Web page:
They recovered their sandwiches and sat down to eat. Alberto glanced around at the walls and roof. They looked solid enough-then his heart leaped painfully as he spied movement towards the rear of the cavern. The earth felt still, but he examined the area intently. A depression had appeared on the floor of the cave, sand trickling towards its centre. He chastised himself for his timidity.
Talya had seen him start and glanced around, anxiously. 'Father. What is it?'
'I'm not sure, child. I think the vibration has caused the ground to sink in that spot – perhaps there is a cleft in the rock.' He rose to take a closer look. 'Wait here, Talya. I will call if it is safe.'
He stepped out cautiously, one foot searching in front of the other. After a few paces, he turned towards the girl, relieved. 'It's all right. It seems quite firm.'
Abruptly the ground fell away beneath his feet, and he disappeared from Talya's sight.
'Father!' she yelled, as a cloud erupted from where the priest had stood. She scrambled to her feet, hurried to the edge of the cave-in and dropped to her hands and knees. The dust thinned and she peered into the hole. Father Battista was sitting six feet below, his face and clothing covered in dust. 'Father,' she repeated. 'Are you all right?'
‘My dignity is bruised, certainly, but my bones appear unbroken,' said the priest, with a surprised look on his face. He scooped up a handful of sand and let it trickle through his fingers, then glanced around him. ‘There’s a lot of sand here, I’d say accumulated over many years. That’s what cushioned my fall.' He jumped to his feet. ‘Help me out, Talya. We have work to do. There may be more to this chamber than meets the eye.’
They retrieved some materials from the back of the Landrover and erected a bucket and pulley system over the crevasse. The next few hours were spent clearing the room of sand, until the priest’s shovel struck solid ground. Talya climbed down a ladder and poked around with a crowbar. On the floor, close to a wall, her prodding produced an echo. Together, they brushed away the remaining sand to reveal the outline of a flagstone. They scraped the silt from around the edges, inserted the heavy crowbar and pulled. The flagstone resisted their efforts for a few seconds, then lifted with a groan and hiss of air.
Father Battista reached for his torch. The beam shone on a set of stairs. ‘It seems we have uncovered something new.’ He looked at her, smiling. ‘The good Bishop will be pleased. Bring your camera with you, Talya. We will need to record this.’
They descended the stairs and ducked under a low doorway. The priest shone his flashlight around the revealed chamber. The walls were bare and the room was empty except for a rectangular block sitting on a stone table.
‘Are you filming, Talya? Have a look at this!' The torchlight illuminated a stone container with carvings on the face. Two rosettes, and a fish complete with scales, fins and eyes carved on the front could be seen clearly, as well as a stick figure drawn in the mouth of the fish.
'A burial box!' cried Talya, excited.
‘Yes,’ said Batista. He looked around eagerly. One ossuary in this entire room! ‘This must be the resting place of an influential man to merit such space.’ He was aware that some significant ossuaries had been found recently in Jerusalem. A tomb, cut from rock in Talpiot in 2065, had been found to contain ten ossuaries. He recalled the furore caused when it was suggested that these were the resting place of Jesus of Nazareth and other figures from the New Testament. The claims had been hotly disputed by most archaeologists including Bishop Verroni.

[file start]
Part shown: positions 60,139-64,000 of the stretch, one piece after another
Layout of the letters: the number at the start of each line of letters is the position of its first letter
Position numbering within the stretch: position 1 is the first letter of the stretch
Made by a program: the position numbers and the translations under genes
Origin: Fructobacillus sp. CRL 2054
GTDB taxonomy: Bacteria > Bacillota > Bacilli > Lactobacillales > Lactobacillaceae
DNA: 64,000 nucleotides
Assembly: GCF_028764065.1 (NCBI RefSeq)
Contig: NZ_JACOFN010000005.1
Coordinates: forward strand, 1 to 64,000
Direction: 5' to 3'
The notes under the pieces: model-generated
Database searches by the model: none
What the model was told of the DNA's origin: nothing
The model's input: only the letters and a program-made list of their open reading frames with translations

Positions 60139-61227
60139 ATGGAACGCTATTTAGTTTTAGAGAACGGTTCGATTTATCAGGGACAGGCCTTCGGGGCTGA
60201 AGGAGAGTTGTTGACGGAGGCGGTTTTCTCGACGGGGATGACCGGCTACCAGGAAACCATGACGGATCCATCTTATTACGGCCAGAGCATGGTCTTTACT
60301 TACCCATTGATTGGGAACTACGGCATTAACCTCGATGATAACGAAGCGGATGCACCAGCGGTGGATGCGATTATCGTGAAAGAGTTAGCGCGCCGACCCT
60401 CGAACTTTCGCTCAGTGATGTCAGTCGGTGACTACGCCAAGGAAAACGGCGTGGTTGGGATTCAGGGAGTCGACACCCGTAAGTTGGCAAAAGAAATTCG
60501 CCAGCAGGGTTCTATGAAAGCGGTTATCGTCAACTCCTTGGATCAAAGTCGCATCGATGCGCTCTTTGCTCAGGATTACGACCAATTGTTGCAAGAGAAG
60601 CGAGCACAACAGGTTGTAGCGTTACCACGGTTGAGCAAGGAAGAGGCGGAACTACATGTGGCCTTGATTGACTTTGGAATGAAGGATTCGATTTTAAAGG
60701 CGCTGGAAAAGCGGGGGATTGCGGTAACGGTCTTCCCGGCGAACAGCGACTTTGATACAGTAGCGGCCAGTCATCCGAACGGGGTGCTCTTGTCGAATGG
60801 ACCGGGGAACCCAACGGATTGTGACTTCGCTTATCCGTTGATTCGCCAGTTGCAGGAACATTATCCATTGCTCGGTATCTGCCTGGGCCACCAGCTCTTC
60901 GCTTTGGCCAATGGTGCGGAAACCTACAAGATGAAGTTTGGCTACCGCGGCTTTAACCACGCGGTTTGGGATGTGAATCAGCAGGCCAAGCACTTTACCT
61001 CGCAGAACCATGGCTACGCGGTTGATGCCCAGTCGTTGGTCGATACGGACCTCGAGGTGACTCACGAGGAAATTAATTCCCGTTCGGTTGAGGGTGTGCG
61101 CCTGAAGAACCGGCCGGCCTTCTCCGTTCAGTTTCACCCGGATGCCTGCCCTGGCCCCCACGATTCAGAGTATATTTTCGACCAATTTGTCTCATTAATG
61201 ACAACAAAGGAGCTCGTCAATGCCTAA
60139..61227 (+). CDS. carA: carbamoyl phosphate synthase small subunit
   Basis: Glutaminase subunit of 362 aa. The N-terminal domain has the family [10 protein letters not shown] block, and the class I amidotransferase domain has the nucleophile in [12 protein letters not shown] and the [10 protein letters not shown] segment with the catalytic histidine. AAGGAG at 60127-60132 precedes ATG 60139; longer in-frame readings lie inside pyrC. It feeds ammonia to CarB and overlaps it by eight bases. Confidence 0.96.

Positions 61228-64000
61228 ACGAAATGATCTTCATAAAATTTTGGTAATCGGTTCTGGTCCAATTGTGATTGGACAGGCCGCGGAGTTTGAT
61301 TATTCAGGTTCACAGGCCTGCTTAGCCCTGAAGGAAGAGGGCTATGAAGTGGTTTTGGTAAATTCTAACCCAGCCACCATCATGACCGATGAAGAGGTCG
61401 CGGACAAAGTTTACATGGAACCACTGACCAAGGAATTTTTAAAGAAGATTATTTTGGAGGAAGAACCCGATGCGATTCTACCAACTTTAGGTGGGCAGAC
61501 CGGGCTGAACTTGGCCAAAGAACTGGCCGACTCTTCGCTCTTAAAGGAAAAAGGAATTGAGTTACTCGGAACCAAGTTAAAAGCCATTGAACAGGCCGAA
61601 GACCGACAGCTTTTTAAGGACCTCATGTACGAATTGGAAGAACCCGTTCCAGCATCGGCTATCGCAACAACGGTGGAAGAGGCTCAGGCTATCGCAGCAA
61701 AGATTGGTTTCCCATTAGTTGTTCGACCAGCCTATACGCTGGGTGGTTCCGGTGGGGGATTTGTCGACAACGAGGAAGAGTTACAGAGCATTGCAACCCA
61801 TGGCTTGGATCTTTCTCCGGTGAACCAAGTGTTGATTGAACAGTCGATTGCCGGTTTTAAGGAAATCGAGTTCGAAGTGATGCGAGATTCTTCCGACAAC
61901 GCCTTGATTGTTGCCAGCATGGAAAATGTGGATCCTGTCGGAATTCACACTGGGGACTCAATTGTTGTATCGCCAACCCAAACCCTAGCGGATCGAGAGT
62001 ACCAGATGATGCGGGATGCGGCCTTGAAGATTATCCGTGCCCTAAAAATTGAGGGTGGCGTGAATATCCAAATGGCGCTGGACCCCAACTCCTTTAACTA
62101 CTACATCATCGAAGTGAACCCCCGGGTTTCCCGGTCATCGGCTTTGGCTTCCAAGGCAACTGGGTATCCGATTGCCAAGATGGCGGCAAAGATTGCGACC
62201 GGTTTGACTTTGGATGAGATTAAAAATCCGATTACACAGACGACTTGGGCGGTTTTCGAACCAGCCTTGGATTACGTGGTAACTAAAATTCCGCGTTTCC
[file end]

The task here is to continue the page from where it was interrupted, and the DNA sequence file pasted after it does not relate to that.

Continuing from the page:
Battista took out his magnifying glass. 'The carvings are deep and there are some marks that look like writing.' The priest’s hand trembled. He felt elated. The fish symbol had been shunned by pious Jews in biblical times as ‘graven images’, and had been adopted by Christians as representing Jonah and the Whale, signifying death and re-birth. ‘This is without doubt early Christian.'
Talya checked the recording light was on. 'It is a magnificent find, father.' She pointed the camera at the face of the perspiring priest, then back to the ossuary.
'Oh, my!' The priest took a handkerchief from his pocket and wiped the sweat from his brow. 'This is unbelievable, and the lettering...’ He pointed out the elaborate frieze border, and the rosette's petals that were in high relief and washed with a reddish-rose paint. The sides and back of the ossuary were plain, which was the norm. He took a brush from his bag and caressed the dust away from the lettering.
'What language do you think this is, father?'
'I'm not an expert in ancient languages, but there are three phrases here, I think in three different languages. I can recognise Greek and perhaps this might be Aramaic. Look at the top! I’ve never seen anything like this.’ The top dovetailed snuggly into the walls of the box. He scraped lightly at one of perhaps forty or fifty round spots around the perimeter. ‘The top appears to have been secured with lead nails.
He debated whether he dared disturb the site. This was a significant find and by rights should have all the resources of the Vatican arraigned behind it. But we will be required to obtain government approval and permits from many involved departments, and that could take years, and depending on the politics, might never eventuate. On the other hand, the dig was remote, standing just outside the boundaries of Mount Honaz National Park, high on the slopes, and at least ten kilometres from the nearest village.
In the end, pragmatism and his inquisitive nature got the better of him.
Battista’s face was beaming and his eyes sparkled with excitement. 'Talya, how would you like to see Rome?'
Click Follow to receive emails when this author adds content on Bublish